This month, Sony decided to waive unrecouped royalties for artists signed before 2000, a #rare uniformly positive move from a major label. Billboard reported that a couple of people suggested this was a maneuver from Sony to stand out against the sudden influx of institutional money buying up music catalogs. I’ll offer a slightly less cynical take. There are real frustrations around music’s economic model among musicians, and many industry actors can, and should, do better by the industry’s central value creators.
The Copyright Royalty Board approved new rates for webcasting payments, announcing that they would be adjusted by the Consumer Price Index to account for inflation. This is a fairly notable win for musician advocates! If you want to leave a comment for the board on unfreezing mechanical royalties, check the MTB’s post about it here
Everybody Wants Some (Hits)!! - Rolling Stone (Subscription) 
I refuse to entertain the idea that the “independent” distributor section of the record industry can meaningfully challenge major labels. (Even Fred Davis, a lead investor in SoundCloud, my current employer, states as much in this piece.) However, I do appreciate all of the small-time executives who push that narrative. Don’t stop the hustle!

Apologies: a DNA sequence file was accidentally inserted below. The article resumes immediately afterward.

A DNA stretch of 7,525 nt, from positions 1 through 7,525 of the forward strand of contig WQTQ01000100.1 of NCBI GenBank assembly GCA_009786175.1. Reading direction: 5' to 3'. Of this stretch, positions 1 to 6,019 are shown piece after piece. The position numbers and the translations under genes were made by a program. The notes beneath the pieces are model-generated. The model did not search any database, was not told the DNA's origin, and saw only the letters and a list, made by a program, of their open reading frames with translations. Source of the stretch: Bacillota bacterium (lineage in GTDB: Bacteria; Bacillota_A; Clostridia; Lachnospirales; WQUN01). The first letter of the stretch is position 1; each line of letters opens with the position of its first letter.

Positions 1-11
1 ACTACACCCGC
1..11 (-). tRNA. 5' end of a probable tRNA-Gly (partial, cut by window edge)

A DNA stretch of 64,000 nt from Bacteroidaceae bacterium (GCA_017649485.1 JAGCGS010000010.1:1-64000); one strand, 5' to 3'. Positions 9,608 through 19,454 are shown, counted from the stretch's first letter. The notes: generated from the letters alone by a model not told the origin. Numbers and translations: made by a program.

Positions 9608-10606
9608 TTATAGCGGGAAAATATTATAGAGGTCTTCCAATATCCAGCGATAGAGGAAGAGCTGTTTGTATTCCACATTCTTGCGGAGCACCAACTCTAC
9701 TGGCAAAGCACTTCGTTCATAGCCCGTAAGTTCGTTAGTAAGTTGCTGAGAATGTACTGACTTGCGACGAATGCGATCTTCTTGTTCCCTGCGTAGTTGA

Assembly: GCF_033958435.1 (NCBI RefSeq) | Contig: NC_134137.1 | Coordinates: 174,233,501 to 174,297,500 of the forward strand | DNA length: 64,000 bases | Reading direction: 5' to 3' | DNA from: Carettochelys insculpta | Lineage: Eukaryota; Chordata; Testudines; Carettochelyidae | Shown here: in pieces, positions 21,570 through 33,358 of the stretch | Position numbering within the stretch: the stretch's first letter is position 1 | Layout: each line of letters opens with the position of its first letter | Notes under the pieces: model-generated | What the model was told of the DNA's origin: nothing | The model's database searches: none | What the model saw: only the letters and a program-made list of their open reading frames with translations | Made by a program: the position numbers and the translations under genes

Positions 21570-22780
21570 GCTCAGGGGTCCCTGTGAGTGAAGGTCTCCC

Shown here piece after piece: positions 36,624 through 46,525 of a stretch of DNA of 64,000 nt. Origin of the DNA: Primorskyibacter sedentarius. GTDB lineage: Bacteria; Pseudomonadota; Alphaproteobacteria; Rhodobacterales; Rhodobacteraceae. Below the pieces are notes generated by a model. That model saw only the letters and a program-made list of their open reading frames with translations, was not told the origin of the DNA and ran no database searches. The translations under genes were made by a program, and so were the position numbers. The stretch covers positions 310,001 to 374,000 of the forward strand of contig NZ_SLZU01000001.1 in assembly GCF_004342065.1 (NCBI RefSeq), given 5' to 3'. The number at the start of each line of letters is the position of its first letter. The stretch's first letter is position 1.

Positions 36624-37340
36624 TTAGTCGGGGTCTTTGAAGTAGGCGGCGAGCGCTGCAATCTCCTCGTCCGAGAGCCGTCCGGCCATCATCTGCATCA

Last year, the Music Workers Alliance, a musicians’ group based in New York City, received over 5,000 signatures for a petition around fairness in digital music. One particular demand was reform around Section 512 of the 1998 Digital Millennium Copyright Act, which would overhaul the current safe harbor allowances for companies like YouTube. I mention this because YouTube’s shifted its media narrative, so now a New York Times tech columnist is writing a glowing, rather than scathing, account of the company. YouTube might be a top concern for major label executives, but its harm to the overall industry persists. 
Nightlife is a personal passion of mine, so I’ve probably kept too close an eye on New York City’s Major’sOffice of Nightlife. The office released a report summarizing its last three years of work and recommendations for what should come next in this space. You can read the full report here. I’m very interested in the suggestion of 24-hour districts, which would fulfill that tagline of “the city that never sleeps.” 
Just wanted to highlight that my friend Henderson Cole, no stranger to this newsletter, was profiled in Rolling Stone for his idea of a state-run music streaming platform. Def read about Henderson’s idea, and maybe we can start scheming for it to be created. 
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David Turner